TL;DR: A novel noninvasive, multiple-parameter side-channel analysisbased Trojan detection approach that uses the intrinsic relationship between dynamic current and maximum operating frequency of a circuit to isolate the effect of a Trojan circuit from process noise.
Abstract: Hardware Trojan attack in the form of malicious modification of a design has emerged as a major security threat. Sidechannel analysis has been investigated as an alternative to conventional logic testing to detect the presence of hardware Trojans. However, these techniques suffer from decreased sensitivity toward small Trojans, especially because of the large process variations present in modern nanometer technologies. In this paper, we propose a novel noninvasive, multiple-parameter side-channel analysisbased Trojan detection approach. We use the intrinsic relationship between dynamic current and maximum operating frequency of a circuit to isolate the effect of a Trojan circuit from process noise. We propose a vector generation approach and several design/test techniques to improve the detection sensitivity. Simulation results with two large circuits, a 32-bit integer execution unit (IEU) and a 128-bit advanced encryption standard (AES) cipher, show a detection resolution of 1.12 percent amidst ±20 percent parameter variations. The approach is also validated with experimental results. Finally, the use of a combined side-channel analysis and logic testing approach is shown to provide high overall detection coverage for hardware Trojan circuits of varying types and sizes.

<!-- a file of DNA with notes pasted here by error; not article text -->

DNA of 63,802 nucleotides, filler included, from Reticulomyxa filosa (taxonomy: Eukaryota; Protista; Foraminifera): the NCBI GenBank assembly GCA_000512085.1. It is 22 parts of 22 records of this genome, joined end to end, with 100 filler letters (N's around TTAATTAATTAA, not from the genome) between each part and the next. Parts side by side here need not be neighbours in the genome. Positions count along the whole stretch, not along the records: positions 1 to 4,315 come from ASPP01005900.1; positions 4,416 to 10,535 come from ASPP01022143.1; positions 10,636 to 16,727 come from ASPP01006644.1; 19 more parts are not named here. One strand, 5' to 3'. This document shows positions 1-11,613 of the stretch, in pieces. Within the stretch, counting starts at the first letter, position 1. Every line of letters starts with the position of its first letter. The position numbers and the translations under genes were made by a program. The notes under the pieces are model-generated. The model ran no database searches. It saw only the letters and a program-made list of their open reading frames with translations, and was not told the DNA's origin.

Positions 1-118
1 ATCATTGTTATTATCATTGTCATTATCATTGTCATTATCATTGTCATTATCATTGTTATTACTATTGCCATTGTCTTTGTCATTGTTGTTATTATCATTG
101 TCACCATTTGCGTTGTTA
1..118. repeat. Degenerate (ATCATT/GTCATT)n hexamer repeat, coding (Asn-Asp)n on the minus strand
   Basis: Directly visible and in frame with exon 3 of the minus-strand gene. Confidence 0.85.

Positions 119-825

••02 Nov 2009
TL;DR: Simulation results for a set of benchmark circuits show that the proposed obfuscation scheme is capable of achieving high levels of security at modest design overhead and makes some inserted Trojans benign by making them activate only in the obfuscated mode.
Abstract: Malicious hardware Trojan circuitry inserted in safety-critical applications is a major threat to national security. In this work, we propose a novel application of a key-based obfus-cation technique to achieve security against hardware Trojans. The obfuscation scheme is based on modifying the state transition function of a given circuit by expanding its reachable state space and enabling it to operate in two distinct modes — the normal mode and the obfuscated mode. Such a modification obfuscates the rareness of the internal circuit nodes, thus making it difficult for an adversary to insert hard-to-detect Trojans. It also makes some inserted Trojans benign by making them activate only in the obfuscated mode. The combined effect leads to higher Trojan detectability and higher level of protection against such attack. Simulation results for a set of benchmark circuits show that the scheme is capable of achieving high levels of security at modest design overhead. Categories and Subject Descriptors B.6.1 [Logic Design]: Design Styles-sequential circuits; K.6.5 [Management of Computing and Information Systems]: Security and Protection-physical security General Terms Design, Security
TL;DR: Machine learning addresses many of the same research questions as the fields of statistics, data mining, and psychology, but with differences of emphasis.